, , , , , | Right | October 21, 2019

(We have had a customer in the store for a couple of hours trying to choose curtain fabric. I’ve spent time with her but my supervisor has decided I’ve been with her for too long and pulls me aside.)

Supervisor: “What’s taking so long with this customer?”

Me: “I can’t get away from her; she wants curtain fabric and can’t decide.”

Supervisor: “Just show her where the fabrics are and leave her to choose.”

Me: “I’ve tried that.”

Supervisor: “Well, I’ll do it, then. It’s getting late and you need to finish [assigned work] before you leave.”

(I happily leave her with the customer while I go to complete my work. I also close the doors an hour later, noticing that the supervisor is still with the customer. I finally complete my work half an hour after closing and have finalised one of our registers. I’m doing some general tidying while waiting for the supervisor and customer come to the counter with the chosen fabric. I hear the woman wondering whether her husband would like it.)

Supervisor: “I think it would be a good idea if you took a sample home for your husband to see; we don’t refund on fabrics if you change your mind.”

Customer: “No, no, he’ll like it. Now I just have to work out how much I need. You will cut it to size, won’t you?”

Supervisor: “No, sorry, we don’t. It’s company policy.”

Customer: “Oh, you can do it for me, can’t you?”

Supervisor: “Sorry, but it’s already way past our closing time and cutting to size will take too much time. We would need exact measurements, anyway; you told me that you weren’t completely sure of the window sizes.”

Customer: “I know now. My husband sent me the sizes; they’re on my phone.” *shows phone with ten different window sizes on it*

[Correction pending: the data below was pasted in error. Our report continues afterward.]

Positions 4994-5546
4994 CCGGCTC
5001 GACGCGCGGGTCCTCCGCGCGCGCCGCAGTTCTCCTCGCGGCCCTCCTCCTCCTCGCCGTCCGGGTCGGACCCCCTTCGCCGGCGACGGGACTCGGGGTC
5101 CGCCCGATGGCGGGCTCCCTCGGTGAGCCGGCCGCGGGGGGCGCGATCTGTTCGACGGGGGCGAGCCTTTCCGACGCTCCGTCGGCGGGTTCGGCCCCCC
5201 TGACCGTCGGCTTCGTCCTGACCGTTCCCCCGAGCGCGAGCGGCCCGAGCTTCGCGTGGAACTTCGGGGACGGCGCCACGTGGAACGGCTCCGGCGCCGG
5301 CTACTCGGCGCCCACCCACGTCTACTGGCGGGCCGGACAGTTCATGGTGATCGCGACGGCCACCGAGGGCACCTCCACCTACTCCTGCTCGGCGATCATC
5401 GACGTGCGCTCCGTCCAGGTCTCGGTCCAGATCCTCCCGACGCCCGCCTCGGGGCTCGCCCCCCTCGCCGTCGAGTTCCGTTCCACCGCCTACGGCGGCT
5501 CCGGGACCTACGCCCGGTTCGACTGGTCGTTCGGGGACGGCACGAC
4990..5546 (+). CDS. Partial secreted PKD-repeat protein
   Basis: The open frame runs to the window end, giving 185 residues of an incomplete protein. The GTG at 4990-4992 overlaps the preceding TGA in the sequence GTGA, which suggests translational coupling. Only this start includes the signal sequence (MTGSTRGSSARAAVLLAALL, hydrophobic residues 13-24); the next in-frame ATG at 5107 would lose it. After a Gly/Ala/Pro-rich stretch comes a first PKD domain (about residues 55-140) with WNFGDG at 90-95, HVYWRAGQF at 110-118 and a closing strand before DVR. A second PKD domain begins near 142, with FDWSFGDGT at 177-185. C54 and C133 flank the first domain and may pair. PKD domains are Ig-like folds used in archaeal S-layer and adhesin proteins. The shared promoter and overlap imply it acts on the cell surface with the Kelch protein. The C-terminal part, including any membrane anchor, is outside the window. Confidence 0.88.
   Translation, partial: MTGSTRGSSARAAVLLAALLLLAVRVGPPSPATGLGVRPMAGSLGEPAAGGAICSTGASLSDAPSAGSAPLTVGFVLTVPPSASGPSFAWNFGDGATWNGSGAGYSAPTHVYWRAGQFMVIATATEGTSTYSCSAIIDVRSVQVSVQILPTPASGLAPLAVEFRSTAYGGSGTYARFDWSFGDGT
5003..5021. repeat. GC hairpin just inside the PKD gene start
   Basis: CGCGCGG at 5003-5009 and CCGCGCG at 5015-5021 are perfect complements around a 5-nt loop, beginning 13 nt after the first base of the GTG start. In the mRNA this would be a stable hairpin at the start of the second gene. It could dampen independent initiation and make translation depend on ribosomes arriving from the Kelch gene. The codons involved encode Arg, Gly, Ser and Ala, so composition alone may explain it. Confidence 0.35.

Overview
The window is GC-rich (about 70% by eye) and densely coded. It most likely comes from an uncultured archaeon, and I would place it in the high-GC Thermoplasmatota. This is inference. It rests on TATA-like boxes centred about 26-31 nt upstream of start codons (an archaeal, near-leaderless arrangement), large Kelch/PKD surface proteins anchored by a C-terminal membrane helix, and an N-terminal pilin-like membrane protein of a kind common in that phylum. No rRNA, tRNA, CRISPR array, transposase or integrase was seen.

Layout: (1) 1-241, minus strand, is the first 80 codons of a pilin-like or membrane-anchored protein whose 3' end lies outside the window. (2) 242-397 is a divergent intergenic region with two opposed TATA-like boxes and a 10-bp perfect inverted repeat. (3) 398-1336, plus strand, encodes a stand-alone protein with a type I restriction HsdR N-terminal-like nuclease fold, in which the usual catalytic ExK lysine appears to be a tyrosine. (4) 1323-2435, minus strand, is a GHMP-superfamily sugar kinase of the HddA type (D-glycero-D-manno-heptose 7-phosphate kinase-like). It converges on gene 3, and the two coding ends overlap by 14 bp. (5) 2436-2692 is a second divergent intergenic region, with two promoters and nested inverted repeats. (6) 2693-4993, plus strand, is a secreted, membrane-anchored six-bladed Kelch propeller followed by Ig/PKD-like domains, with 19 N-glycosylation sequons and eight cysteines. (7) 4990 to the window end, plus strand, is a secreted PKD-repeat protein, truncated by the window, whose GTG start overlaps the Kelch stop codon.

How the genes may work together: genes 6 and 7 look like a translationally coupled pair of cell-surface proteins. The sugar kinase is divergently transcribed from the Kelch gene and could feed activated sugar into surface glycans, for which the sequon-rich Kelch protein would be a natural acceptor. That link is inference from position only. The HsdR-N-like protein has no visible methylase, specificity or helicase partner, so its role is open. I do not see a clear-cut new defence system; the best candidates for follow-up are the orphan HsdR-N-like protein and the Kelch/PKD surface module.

Supervisor: “No, sorry, but again, that will take too long. It’s already 45 minutes after we closed. Nor can I risk going against company policy if I cut any of the measurements wrong.”  

Customer: “Oh, well, think of the lovely overtime you both will be getting.” *looks at me and grins*

(We both look at her like deer caught in headlights.)

Supervisor: “We don’t get overtime. We get paid only to closing time, and now we still have to stay until the register is counted and finalized.”

Customer: “Oh, that can’t be right.” *looks at me*

Me: “Yes, it is.”

(The supervisor has finally measured out the fabric and is about to cut.)

Supervisor: “Now, are you sure about this measurement and fabric choice? As I mentioned, there are no returns on fabric.” 

Customer: “Yes, yes it’s fine.”

(I ring up the sale and let her know the price before any cut is made. The customer is fine with the cost and pays before finally leaving.)

Supervisor: “Oh, my God, what a time-waster. How long was she in here for?”

Me: “Four hours.”

Supervisor: “I know she’s going to try to return that fabric. It will be over my dead body.”  

(We finally complete our closing duties and leave almost an hour and a half after closing. I have the next day off, and when I get back the day after, I see a bag of fabric at the counter.)

Me: “Uh, isn’t that the fabric that annoying woman bought?”

Supervisor: “Yes. Apparently, her husband didn’t like the colour and she came back for a refund. She told [Store Manager] that I told her that she could return it if he didn’t like it. He had a go at me about it, even giving her the refund after I told him she lied. She also complained that she wasn’t told what the final cost was before it was cut.”